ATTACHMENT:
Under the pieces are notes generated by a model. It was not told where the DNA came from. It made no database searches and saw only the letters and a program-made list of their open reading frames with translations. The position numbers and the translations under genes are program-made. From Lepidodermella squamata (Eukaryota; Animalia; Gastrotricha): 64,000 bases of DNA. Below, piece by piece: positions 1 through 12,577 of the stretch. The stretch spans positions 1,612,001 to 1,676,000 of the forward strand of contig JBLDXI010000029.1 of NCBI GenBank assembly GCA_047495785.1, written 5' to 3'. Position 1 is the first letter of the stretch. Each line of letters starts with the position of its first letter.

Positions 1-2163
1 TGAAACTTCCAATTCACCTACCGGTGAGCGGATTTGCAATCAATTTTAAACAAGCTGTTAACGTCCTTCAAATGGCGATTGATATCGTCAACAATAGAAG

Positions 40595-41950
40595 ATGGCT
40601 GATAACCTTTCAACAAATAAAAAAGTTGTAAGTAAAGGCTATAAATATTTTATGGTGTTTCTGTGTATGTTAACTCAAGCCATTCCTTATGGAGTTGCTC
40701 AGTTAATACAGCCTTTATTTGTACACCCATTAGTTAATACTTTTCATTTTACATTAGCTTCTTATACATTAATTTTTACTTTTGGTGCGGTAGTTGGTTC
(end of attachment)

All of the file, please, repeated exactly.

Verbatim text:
Under the pieces are notes generated by a model. It was not told where the DNA came from. It made no database searches and saw only the letters and a program-made list of their open reading frames with translations. The position numbers and the translations under genes are program-made. From Lepidodermella squamata (Eukaryota; Animalia; Gastrotricha): 64,000 bases of DNA. Below, piece by piece: positions 1 through 12,577 of the stretch. The stretch spans positions 1,612,001 to 1,676,000 of the forward strand of contig JBLDXI010000029.1 of NCBI GenBank assembly GCA_047495785.1, written 5' to 3'. Position 1 is the first letter of the stretch. Each line of letters starts with the position of its first letter.

Positions 1-2163
1 TGAAACTTCCAATTCACCTACCGGTGAGCGGATTTGCAATCAATTTTAAACAAGCTGTTAACGTCCTTCAAATGGCGATTGATATCGTCAACAATAGAAG

Positions 40595-41950
40595 ATGGCT
40601 GATAACCTTTCAACAAATAAAAAAGTTGTAAGTAAAGGCTATAAATATTTTATGGTGTTTCTGTGTATGTTAACTCAAGCCATTCCTTATGGAGTTGCTC
40701 AGTTAATACAGCCTTTATTTGTACACCCATTAGTTAATACTTTTCATTTTACATTAGCTTCTTATACATTAATTTTTACTTTTGGTGCGGTAGTTGGTTC